Chinese asylum seeker thanks Winnipeg’s Salvation Army for keeping doors open as it reaches capacity
WINNIPEG — Salvation Army is reaching out to the public and all forms of government to step in and help them as they house many of the asylum seekers crossing from the US in to Emerson, Manitoba.
When the number of asylum seekers started to flood in to Manitoba, Salvation Army stepped up and opened its doors to house as many as of them as possible.
They said they thought 30 beds would be good to help. But, Major Rob Kerr with Salvation Army said those 30 beds quickly filled up and they started to spread people throughout the facility in order to continue helping.
“As of last week, we have served over 120 of the asylum seekers that have crossed over,” Kerr said.
That number of 120 asylum seekers is equivalent to about 60% of all of the asylum seekers that have crossed in to Manitoba from the US on foot in 2017 so far.
This is help that Kerr said Salvation Army would like to keep providing, but he said he can’t imagine how the charitable organization will sustain itself and be able to continue the support if they aren’t given any help soon.
“Our costs now, we realized, we’re hitting $100,000 in what we’ve provided in services to this,” Kerr said.
Kerr said he’s asking the federal and provincial government to think about Salvation Army when they release their budgets soon and remember the unique situation that Winnipeg has been experiencing this year with asylum seekers.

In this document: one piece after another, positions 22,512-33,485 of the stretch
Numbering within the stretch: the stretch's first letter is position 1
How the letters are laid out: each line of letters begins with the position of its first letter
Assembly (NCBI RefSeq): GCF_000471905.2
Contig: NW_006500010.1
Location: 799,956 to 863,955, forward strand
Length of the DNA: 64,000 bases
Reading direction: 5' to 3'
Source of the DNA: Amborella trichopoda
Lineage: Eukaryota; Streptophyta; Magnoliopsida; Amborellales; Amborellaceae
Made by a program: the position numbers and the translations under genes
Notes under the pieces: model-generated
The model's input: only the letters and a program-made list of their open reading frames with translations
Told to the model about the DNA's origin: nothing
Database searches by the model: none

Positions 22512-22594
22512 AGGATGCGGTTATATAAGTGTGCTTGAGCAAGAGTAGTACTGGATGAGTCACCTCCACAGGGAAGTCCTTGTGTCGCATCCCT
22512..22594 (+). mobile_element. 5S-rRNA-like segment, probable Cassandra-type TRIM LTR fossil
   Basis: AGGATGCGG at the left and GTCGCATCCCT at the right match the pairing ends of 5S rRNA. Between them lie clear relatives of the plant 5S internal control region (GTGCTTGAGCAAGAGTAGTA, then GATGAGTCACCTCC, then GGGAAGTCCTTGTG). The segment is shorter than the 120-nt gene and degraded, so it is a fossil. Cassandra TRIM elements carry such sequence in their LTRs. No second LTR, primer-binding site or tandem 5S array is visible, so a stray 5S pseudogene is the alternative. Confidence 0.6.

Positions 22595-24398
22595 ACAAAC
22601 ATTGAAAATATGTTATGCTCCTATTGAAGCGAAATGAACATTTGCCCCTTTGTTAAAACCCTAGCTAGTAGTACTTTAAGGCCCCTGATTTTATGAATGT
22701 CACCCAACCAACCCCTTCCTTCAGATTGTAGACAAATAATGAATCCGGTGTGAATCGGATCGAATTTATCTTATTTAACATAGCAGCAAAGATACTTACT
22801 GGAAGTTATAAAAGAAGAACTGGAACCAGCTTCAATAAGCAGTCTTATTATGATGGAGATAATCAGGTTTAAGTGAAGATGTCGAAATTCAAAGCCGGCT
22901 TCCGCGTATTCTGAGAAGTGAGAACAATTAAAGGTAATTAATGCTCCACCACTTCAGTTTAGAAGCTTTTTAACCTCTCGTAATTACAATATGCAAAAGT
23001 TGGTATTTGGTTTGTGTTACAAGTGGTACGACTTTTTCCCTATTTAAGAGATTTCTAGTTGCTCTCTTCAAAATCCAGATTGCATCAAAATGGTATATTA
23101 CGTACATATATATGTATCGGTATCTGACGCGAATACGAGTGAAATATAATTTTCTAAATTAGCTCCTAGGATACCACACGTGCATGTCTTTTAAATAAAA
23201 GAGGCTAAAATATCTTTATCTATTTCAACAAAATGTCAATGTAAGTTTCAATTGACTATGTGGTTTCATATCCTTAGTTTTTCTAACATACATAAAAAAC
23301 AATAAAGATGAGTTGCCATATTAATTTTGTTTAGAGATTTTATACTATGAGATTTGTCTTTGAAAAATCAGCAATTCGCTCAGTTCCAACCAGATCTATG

One of those asylum seekers is 21-year-old Yongqi Zhang. He started his journey from China to Austin, Texas when he was 15-years-old to seek asylum there.
He said after President Donald Trump took office he knew it was time to leave and make his way to Canada and more specifically, to Manitoba.
“I can’t go back to China. There’s not look like very bright future in US, so Canada automatically become my choice so I came across,” Zhang said.
Zhang became emotional as he explained how thankful he is that while Salvation Army is struggling, they’ve still opened up their doors to him and welcomed him since he arrived on February 25th.
“I feel like they’re treating me like family really. They’re always there for you, they will never shut the door on you,” Zhang said.
Kerr said, to continue helping people like Zhang, needing shelter, food and clothing after they come with nothing but the clothes on their backs, he is putting a plea out to Winnipeggers to help in any way that they can by going to their website.
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